Adding depth to the African night sounds have not only been the giggle of numerous hyaena but also the grunting and snorting of two hippos that took up residence in the Kaparota Lagoon. They have been gracious enough to show their faces in the early mornings once again providing wonderful photographic opportunities with the candescent backdrop of the rising sun glinting off the mirror-like water.
July also brought a welcome addition to the Vumbura Plains family in the form of Johannes, our new Executive Chef. He has brought with him both experience and a passion for food that has been clearly evident in his creation of new menus and many waistlines have fallen prey to the spectacular works of culinary art that have been presented at the table.
All in all July, although a little chilly, has provided the warmth of shared experiences and lifetime memories to keep the cold at bay, of course with the assistance of an Amarula coffee round the inviting fire after a sumptuous bush dinner.
update - July 08 Jump
to Pafuri Camp
As we have approached the pinnacle of winter here in Pafuri, we have received a paradoxical 'heat wave' of animal sightings of all kinds. The warm winter sun pushed the mercury up to a high of 39° Celsius but as soon as the sun was swallowed by the western horizon the temperatures would quickly plummet to the opposite side of the thermometer with a monthly morning minimum of 2° Celsius on one or two occasions.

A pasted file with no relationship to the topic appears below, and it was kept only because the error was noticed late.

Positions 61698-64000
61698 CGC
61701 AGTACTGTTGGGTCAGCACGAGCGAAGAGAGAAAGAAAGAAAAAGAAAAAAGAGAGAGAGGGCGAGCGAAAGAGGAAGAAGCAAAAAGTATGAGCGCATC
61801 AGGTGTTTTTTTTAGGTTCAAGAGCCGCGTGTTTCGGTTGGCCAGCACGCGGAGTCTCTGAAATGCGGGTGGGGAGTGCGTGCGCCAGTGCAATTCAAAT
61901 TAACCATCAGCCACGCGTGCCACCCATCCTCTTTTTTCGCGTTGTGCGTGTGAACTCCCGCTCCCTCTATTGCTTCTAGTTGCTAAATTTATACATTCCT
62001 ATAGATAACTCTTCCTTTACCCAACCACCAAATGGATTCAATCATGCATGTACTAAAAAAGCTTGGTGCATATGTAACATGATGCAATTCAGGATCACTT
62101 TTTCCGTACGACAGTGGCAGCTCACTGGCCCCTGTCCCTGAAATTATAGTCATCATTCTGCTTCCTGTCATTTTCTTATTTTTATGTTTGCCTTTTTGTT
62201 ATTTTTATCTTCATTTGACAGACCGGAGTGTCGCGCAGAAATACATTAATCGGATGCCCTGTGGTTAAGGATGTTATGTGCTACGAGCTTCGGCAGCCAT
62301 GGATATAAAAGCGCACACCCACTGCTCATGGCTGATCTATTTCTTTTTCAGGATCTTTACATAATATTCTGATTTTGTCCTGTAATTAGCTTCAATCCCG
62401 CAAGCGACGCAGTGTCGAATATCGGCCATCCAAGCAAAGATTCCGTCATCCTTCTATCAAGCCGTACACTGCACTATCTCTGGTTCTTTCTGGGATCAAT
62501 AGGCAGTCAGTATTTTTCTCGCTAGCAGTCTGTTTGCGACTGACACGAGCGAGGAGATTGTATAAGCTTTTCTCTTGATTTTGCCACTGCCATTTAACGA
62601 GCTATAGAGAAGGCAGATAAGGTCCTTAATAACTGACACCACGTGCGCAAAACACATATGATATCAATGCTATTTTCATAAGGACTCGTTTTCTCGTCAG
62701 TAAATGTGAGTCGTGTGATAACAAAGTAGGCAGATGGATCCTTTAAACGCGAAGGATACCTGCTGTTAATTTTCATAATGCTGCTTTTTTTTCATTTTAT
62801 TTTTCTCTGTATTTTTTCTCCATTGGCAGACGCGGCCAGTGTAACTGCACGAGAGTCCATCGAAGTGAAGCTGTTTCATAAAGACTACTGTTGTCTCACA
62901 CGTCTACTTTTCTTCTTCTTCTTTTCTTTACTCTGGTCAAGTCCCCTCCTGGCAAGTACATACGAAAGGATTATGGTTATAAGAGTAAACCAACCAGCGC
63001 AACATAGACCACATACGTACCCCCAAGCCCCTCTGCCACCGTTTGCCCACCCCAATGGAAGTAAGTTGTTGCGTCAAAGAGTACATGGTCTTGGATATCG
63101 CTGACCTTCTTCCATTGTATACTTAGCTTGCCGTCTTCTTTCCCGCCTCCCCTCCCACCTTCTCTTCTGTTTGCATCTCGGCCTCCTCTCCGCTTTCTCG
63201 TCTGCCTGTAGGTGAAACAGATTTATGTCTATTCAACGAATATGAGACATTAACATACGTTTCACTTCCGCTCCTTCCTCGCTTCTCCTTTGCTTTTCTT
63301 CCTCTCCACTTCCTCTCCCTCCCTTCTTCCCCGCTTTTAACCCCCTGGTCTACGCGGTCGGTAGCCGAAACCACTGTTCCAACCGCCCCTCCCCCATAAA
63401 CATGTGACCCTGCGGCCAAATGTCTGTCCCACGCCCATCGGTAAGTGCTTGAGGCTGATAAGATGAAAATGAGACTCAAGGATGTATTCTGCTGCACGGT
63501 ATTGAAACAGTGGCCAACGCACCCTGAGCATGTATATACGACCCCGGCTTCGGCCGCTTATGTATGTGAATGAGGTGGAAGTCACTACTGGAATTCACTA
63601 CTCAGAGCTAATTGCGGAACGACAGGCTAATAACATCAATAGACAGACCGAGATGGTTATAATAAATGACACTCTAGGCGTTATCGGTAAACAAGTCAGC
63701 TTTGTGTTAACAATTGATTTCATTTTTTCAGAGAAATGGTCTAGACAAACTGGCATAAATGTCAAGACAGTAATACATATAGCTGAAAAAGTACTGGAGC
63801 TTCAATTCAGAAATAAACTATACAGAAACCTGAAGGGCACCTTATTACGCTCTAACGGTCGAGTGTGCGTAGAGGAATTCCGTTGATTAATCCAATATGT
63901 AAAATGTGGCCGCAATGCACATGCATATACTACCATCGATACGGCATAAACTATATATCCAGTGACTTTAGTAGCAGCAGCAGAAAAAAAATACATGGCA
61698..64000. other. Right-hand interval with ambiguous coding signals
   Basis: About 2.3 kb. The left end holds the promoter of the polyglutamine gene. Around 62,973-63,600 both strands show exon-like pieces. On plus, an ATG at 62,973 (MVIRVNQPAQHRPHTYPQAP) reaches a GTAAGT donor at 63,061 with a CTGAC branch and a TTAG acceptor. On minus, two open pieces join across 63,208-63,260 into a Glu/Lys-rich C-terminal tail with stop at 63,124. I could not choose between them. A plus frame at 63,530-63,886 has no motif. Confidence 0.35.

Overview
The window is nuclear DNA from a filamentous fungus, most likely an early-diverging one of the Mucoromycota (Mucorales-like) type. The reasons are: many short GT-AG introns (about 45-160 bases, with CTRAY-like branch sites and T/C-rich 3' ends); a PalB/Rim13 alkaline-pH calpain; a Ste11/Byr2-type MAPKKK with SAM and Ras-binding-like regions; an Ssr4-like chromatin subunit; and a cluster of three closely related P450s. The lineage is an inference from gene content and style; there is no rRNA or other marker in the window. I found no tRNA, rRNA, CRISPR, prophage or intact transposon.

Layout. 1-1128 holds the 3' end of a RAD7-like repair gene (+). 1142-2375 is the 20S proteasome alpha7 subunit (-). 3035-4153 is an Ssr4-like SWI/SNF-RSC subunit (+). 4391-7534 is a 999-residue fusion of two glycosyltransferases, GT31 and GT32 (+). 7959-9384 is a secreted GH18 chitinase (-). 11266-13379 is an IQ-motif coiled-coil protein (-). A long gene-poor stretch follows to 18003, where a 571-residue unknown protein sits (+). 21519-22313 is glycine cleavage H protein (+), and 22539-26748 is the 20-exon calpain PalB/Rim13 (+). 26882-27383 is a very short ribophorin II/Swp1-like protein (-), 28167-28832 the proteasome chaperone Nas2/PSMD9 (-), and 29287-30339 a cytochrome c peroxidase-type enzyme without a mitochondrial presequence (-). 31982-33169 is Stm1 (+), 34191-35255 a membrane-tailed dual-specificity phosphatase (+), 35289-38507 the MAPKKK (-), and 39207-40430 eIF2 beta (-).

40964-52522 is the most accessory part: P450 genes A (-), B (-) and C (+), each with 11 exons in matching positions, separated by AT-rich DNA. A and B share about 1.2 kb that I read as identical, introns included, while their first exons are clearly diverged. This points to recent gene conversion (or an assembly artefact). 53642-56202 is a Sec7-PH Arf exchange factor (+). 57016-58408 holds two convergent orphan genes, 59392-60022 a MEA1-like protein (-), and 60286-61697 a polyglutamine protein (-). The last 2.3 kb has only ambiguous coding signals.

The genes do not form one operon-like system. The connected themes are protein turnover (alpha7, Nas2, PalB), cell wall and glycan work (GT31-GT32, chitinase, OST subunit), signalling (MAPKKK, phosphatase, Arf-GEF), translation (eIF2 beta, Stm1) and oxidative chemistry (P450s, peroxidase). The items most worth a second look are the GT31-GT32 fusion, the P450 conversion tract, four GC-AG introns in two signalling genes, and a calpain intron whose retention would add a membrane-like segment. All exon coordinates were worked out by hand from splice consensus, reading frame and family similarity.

This month was characterised by a major influx of elephants into the concession. All in all there were in excess of 95 confirmed elephant sightings for the month! Many of these sightings consisted of matriarchal breeding herds and preoccupied bulls in musth. The concession will be inundated by these large numbers of elephants up until the first soothing summer rains arrive to alleviate the everlasting hunger and thirst of many animal species. This year we plan to fit several elephants with satellite GPS collars to determine where they roam to in the summer months and what this means for regional conservation initiatives. I think that this is going to be a really exciting programme for us here in Pafuri.
Buffalo numbers have also shown a seasonal peak with no fewer than 52 confirmed sightings this month. There is an estimated number of 20 000 buffalo in Kruger National Park. Following trends in the Park, in the dry season the buffalo herds break up and form splinter herds in search of adequate resources. The average buffalo herd size at Pafuri now is about 50-60 animals. With the buffalo being water-dependent, all of the activity concentrates around the riverine areas.
The cats also made a noble appearance throughout the month. We averaged a lion sighting once every 1.5 days. We had some new ingredients added to our recipe for lions during this month. These ingredients came in the form of a new female with three cubs which appear to be at the age of three to four months. We assume that this female has entered the concession from the Kruger side of the concession, but what we have seen from her since her arrival at Pafuri has been interesting. This female has been seen replying to the Pafuri male's resonant calls and she actively searches for this male. The male has been in contact with this female and her cubs have not suffered from infanticide (the general behaviour with male lions when they come into contact with another male's offspring is to kill the cubs in order to bring the female back into oestrus).